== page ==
Emmanuel (37) is originally from Mexico City but has travelled widely and lived in China, Italy, Spain and currently the Netherlands. He speaks English, Italian, Dutch and Chinese as well as his native Spanish.
Björn Ståhl /
Ståhl has been in advertising for 25 years, including 11 with Lowe in Stockholm and London. While at Lowe Stockhold, he and a partner started a second Lowe agency, which quickly became one of the best in the network.
For the past 12 years, Ståhl has been the ECD/CCO and a board member at INGO Stockholm, a part of the global networks of both Ogilvy and Grey. The agency rose rapidly to international acclaim for its creative, and was ranked the third-best globally and the best in Sweden at Cannes Lions 2016.
Ståhl has been a juror for many prominent award shows, and has himself won some 90 awards in the forms of Lions, Pencils, Eggs and other desirable shapes.
Ramona Liberoff /
Ramona has experience in her 20+ year career as a tech for good entrepreneur and long-time angel and social investor, committed to innovation and gender equity and access to finance. She previously led the global business between Unilever and Nielsen Innovation, where she also led Nielsen Europe’s CSR strategy and activities.
Craig Wills /
Hi Mum! Said Dad
Craig Wills is Managing Director and Co Founder at Hi Mum! Said Dad. He leads product and transformational strategic within the agency.
As an old industry hag, starting off in Australia and moving across to the UK in 2005, Craig has worked across markets and channels from ATL through to the mobile product and innovation space that he inhabits today.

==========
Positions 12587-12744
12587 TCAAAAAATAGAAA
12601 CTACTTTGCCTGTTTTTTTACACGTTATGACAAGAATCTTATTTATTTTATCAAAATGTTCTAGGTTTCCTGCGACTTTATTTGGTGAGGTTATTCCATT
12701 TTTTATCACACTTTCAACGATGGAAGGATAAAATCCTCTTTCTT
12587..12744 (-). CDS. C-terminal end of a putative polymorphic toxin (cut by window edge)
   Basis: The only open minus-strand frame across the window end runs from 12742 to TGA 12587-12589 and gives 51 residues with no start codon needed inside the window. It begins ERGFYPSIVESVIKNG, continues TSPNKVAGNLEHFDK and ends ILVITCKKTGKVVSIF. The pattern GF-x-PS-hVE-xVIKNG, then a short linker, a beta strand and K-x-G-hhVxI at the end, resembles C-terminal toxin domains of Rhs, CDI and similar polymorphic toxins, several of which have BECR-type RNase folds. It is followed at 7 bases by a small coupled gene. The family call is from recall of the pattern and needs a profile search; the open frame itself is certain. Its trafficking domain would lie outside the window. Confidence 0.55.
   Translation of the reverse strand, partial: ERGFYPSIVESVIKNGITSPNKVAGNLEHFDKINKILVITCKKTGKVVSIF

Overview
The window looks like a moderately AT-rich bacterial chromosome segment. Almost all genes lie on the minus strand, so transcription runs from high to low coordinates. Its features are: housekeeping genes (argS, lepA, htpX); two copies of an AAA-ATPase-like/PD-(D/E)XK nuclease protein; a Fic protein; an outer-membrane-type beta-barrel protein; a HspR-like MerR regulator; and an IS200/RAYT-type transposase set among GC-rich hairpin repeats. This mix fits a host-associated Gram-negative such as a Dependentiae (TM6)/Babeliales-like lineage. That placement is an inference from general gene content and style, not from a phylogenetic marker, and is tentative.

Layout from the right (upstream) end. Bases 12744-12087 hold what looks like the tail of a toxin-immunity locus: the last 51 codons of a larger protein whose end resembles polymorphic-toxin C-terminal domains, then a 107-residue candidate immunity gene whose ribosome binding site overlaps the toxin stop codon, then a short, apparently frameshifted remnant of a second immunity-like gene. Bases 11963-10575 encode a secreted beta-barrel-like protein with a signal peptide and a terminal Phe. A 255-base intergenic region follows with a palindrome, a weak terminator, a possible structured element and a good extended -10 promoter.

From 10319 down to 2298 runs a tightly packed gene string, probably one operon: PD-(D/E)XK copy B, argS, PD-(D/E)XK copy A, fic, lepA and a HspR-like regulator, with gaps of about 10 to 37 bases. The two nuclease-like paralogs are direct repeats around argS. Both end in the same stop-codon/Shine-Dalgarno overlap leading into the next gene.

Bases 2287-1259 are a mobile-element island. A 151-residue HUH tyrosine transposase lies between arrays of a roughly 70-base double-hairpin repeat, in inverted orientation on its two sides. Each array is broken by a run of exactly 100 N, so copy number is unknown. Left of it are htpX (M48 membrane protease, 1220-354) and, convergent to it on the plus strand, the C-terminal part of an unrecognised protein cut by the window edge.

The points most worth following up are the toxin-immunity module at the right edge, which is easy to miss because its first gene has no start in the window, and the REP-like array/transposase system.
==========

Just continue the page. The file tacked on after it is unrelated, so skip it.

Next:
Hi Mum! Said Dad has set out the be renown as the industry’s foremost mobile product and innovation company; Famous for delivering measurable impactful for brands and business through strategic insight and robust tech, all applied via creative experiences that resonate with consumers.
Paul Kemp-Robertson /
After graduating with a masters degree from Goldsmiths College in London, Paul started his career at corporate communications firm Maritz before helping launch shots magazine in 1990. After a spell in commercials production, Paul returned to shots and became editor in 1994. Subscriptions trebled under his tenure.
In 1998 he was appointed worldwide director of creative resources at Leo Burnett in Chicago. In 2004, Paul co-founded Contagious with shots founder Gee Thomson and media entrepreneur John Gordon.
Paul has written for publications including Business 2.0 and The Guardian, as well as co-editing D&AD’s The Commercials Book. He has appeared on BBC Radio 4’s Today Programme and his talk on alternative currencies has been viewed more than 438,000 times at ted.com.
Chloe Markowicz /